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Author: TMFPixy Big gold star, 5000 posts Add to my Favorite Fools Ignore this person (you won't see their posts anymore) Number: of 76238  
Subject: Re: Pre-tax / After-tax 401K roll-over investing Date: 2/5/1999 10:29 AM
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Greetings, Darlene, and welcome. You asked:

<<Question: I am a retiree and have a 401k plan that I wish to convert to an IRA. There is both pre-tax and after-tax money in the plan.

Can both the pre-tax and after-tax 401k monies be invested in separate IRA's with a broker as a Custodian?

Would the after tax 401K money in effect be then similar to a Roth IRA, being that it is after-tax money.

Given that the gain is taxed prior to an IRA rollover, would it be more prudent to leave in 401K at approximately 15% annual gain or pay tax and roll into an IRA? And convert that IRA to a Roth IRA?

Is this a conceptual scenario, as I am quite prepared to leave after tax as it is and only rollover pre-tax 401K to IRA.>>


As Tonga noted, after-tax contributions may not be transferred to an IRA when you receive a distribution from a 401k plan. Only the previously untaxed 401k contributions and all earnings within your account are eligible for a rollover to a traditional IRA. Your plan administrator will send you a separate check for your after-tax money. On receipt, it's yours to do with what you wish. It is not considered income to you, so it will not be taxed again. Therefore, you may spend it or put it in a taxable investment of your choice. You just can't put it in an IRA as rollover money.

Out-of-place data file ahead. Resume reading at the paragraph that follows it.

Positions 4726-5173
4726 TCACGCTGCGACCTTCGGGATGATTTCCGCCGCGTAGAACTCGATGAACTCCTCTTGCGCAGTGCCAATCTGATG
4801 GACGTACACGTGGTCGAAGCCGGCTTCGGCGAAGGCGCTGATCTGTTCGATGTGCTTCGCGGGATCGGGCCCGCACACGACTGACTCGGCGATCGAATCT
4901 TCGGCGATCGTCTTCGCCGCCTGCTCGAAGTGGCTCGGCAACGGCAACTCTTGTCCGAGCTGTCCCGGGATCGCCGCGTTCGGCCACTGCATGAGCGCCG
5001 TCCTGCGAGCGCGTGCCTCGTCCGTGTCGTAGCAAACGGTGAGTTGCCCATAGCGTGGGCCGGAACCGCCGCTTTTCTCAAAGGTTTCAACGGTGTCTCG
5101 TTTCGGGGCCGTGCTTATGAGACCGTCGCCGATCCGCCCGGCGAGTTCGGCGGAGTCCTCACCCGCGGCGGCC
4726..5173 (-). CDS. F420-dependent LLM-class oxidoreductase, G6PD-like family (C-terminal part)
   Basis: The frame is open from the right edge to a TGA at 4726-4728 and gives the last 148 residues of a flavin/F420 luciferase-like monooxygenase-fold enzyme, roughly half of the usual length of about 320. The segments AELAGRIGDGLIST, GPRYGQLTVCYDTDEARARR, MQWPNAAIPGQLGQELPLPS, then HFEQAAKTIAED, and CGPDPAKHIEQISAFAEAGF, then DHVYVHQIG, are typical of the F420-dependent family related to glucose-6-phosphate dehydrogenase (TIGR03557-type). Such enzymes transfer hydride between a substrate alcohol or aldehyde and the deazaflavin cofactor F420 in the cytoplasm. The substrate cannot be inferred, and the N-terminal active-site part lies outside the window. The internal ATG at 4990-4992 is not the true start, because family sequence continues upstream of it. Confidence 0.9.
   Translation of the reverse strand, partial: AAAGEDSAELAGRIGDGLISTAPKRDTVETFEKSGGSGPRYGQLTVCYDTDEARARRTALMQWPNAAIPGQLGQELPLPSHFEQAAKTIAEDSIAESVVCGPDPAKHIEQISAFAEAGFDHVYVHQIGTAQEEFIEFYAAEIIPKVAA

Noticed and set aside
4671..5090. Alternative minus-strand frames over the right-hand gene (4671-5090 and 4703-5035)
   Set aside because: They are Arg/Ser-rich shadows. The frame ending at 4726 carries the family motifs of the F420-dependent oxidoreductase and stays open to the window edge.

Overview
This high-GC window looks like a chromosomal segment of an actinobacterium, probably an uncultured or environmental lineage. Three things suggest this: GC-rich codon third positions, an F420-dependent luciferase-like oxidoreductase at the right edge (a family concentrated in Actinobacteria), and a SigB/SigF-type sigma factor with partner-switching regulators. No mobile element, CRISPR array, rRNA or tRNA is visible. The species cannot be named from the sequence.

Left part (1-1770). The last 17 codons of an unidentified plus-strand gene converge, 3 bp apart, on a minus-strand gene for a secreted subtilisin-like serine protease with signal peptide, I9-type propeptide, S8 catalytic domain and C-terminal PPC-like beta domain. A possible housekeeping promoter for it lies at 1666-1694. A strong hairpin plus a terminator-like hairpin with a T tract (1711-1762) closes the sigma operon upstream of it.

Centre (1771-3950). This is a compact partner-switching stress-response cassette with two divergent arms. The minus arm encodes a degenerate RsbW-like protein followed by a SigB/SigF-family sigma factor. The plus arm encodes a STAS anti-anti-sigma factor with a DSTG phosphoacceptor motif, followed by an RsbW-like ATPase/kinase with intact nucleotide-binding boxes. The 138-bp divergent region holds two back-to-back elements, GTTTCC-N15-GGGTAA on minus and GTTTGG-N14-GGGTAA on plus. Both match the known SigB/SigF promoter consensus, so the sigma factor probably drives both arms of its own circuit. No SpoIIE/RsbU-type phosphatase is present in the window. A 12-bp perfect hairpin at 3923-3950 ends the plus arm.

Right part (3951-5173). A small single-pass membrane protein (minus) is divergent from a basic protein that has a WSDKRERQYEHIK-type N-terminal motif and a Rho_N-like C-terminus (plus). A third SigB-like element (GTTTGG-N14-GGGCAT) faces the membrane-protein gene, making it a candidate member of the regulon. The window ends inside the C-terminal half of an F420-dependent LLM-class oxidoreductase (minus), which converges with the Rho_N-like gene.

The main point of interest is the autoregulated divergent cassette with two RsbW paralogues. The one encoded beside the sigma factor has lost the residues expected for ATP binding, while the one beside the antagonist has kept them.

The rest of your distribution may only be transferred to a traditional IRA to continue its tax-deferred status. Retirement plan money may not be transferred directly to a Roth IRA. It must stop in the traditional IRA first. To avoid any tax withholding issues, you should arrange for a direct transfer of that money from the plan custodian to the traditional IRA custodian. Do not have the money sent to you in a check made out in your name. If you do, then 20% of that amount must by law be withheld for potential taxes on that distribution. Thus, you get only 80%. If all you deposit in an IRA is that 80%, then come tax time the IRS will say the 20% withholding was received by you and you will be taxed on that amount. The only way you may avoid paying taxes is to come up with the missing 20% from other resources at the time of your rollover, add that amount to the 80% you received, and then put all of it into an IRA within 60 days after you received the 80% distribution. You won't get back the 20% withheld until you get a refund on your tax bill for the year. The only way to avoid that situation is through what's called a direct transfer between the plan and IRA custodians. Don't worry, though, because both know how to do that. Just tell both what you wish to do, and they will guide you through the necessary steps to get it done. In a direct transfer, no money is withheld for taxes, so it all gets into the IRA with no problem to you.

Regards….Pixy

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